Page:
J.P. Morgan headquarters in Warsaw, Poland, 8 April 2018. Shutterstock
Investment bank J.P. Morgan has partnered up with DBS Bank and investment firm Temasek to launch a new blockchain-based joined venture focused on global payments and interbank transactions, J.P. Morgan announced on 28 April.
According to the press release, the new firm, called Partior, will try to disrupt the traditional payments model through the use of blockchain technology and digitised commercial bank money. The aim of Partior is to reduce the friction in cross-border payments by developing a wholesale payment rail that will enable instantaneous settlement between financial institutions. The CEO of DBS Bank, Piyush Gupta, explained:
“The current hub and spoke arrangement in global payments often results in delays as confirmations from various intermediaries are needed before a settlement is treated as final. This in turn has a knock-on effect and creates inefficiencies in the final settlement of other assets. By harnessing the benefits of blockchain and smart contracts technology, the Partior platform will address current points of friction.”
The platform Partior will develop will be based on Tamasek and J.P. Morgan’s work on Project Ubin, the Monetary Authority of Singapore’s (MAS) blockchain-based payment initiative. It will enable banks around the world to conduct real-time cross-border transactions through the use of blockchain and smart contracts.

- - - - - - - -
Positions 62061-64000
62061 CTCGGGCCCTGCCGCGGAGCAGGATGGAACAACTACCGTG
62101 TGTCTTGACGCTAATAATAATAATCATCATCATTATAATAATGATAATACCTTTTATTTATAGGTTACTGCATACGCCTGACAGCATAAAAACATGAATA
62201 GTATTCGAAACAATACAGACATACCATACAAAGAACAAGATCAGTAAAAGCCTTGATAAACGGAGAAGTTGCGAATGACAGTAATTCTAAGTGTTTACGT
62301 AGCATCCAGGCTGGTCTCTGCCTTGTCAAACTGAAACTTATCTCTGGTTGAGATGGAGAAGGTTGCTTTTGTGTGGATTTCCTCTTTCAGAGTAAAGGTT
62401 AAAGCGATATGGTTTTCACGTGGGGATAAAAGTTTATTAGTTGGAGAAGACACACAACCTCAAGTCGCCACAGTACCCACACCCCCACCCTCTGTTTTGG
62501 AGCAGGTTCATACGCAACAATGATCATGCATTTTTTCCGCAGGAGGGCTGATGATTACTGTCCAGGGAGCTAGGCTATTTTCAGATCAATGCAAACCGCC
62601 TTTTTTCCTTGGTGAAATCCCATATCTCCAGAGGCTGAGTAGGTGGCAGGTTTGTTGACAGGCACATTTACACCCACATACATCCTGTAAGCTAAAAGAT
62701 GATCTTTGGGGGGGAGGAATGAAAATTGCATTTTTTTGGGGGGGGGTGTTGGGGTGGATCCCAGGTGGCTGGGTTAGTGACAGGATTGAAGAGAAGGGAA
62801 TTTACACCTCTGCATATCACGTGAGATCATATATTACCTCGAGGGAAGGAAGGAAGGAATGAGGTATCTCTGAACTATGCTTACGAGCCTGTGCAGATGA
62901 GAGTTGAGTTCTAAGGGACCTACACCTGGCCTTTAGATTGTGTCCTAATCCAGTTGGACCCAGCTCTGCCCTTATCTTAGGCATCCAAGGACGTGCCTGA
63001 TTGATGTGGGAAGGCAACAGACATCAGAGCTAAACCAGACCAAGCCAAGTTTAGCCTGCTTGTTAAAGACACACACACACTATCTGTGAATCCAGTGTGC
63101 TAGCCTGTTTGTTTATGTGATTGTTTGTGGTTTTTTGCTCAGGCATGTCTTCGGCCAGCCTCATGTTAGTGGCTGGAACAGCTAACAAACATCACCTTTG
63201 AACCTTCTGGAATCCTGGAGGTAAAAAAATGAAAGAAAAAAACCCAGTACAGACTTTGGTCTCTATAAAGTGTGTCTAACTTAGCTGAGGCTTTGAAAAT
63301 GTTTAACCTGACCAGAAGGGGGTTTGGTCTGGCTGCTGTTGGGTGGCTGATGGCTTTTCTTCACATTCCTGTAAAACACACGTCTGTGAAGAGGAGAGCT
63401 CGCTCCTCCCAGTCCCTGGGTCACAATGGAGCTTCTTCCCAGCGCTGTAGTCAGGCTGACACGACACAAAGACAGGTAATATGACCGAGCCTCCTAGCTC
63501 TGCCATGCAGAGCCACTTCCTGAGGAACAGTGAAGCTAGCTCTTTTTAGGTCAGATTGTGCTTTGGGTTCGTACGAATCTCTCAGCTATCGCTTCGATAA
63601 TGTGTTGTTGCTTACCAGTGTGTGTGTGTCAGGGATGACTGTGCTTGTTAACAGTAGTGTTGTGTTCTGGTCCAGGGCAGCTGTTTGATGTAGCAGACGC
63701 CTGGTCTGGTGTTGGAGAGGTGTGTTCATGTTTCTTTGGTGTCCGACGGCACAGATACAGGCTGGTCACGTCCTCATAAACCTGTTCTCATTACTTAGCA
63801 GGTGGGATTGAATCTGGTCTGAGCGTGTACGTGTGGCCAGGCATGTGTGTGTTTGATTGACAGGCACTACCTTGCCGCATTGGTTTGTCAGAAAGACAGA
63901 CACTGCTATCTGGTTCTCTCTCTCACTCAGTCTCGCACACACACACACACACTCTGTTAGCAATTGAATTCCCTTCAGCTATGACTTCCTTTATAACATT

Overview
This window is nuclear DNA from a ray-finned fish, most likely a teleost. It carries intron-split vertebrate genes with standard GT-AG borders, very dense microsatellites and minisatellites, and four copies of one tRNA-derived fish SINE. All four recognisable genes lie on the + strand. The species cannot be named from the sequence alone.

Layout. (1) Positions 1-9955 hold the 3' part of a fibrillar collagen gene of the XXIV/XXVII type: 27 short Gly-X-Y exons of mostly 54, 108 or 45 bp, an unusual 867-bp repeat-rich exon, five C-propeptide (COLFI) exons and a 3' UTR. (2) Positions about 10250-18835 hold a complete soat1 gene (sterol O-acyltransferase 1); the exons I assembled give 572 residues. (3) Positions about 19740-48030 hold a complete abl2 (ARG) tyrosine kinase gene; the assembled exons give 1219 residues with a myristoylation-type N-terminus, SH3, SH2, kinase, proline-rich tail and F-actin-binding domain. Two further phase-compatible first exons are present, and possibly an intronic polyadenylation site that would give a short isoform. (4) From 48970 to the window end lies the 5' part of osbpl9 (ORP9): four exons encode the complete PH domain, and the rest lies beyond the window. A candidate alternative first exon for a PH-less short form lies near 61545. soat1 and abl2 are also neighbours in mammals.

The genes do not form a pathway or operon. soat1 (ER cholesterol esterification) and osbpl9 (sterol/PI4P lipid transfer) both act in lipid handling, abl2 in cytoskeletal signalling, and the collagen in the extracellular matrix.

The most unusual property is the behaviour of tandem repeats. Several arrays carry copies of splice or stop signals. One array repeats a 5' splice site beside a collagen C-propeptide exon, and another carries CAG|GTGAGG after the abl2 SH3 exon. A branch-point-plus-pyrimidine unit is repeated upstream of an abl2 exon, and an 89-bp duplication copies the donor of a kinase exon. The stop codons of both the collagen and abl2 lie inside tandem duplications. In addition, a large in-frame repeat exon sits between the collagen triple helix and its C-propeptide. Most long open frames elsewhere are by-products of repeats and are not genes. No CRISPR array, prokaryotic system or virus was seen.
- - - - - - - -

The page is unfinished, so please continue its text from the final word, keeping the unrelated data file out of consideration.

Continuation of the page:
The platform will initially focus on facilitating flows between Singapore-based banks in both USD and SGD, but will later extend to other markets and various currencies. The past experience on Project Ubin will also help the Partior design its platform to complement ongoing Central Bank Digital Currencies (CBDCs) initiatives and use cases.
This is not the first time that J.P. Morgan has worked on a blockchain-based interbank payment system. The investment bank has already spent several years on its LIINK system — previously known as the Interbank Information Network — which has been joined by over 400 financial institutions.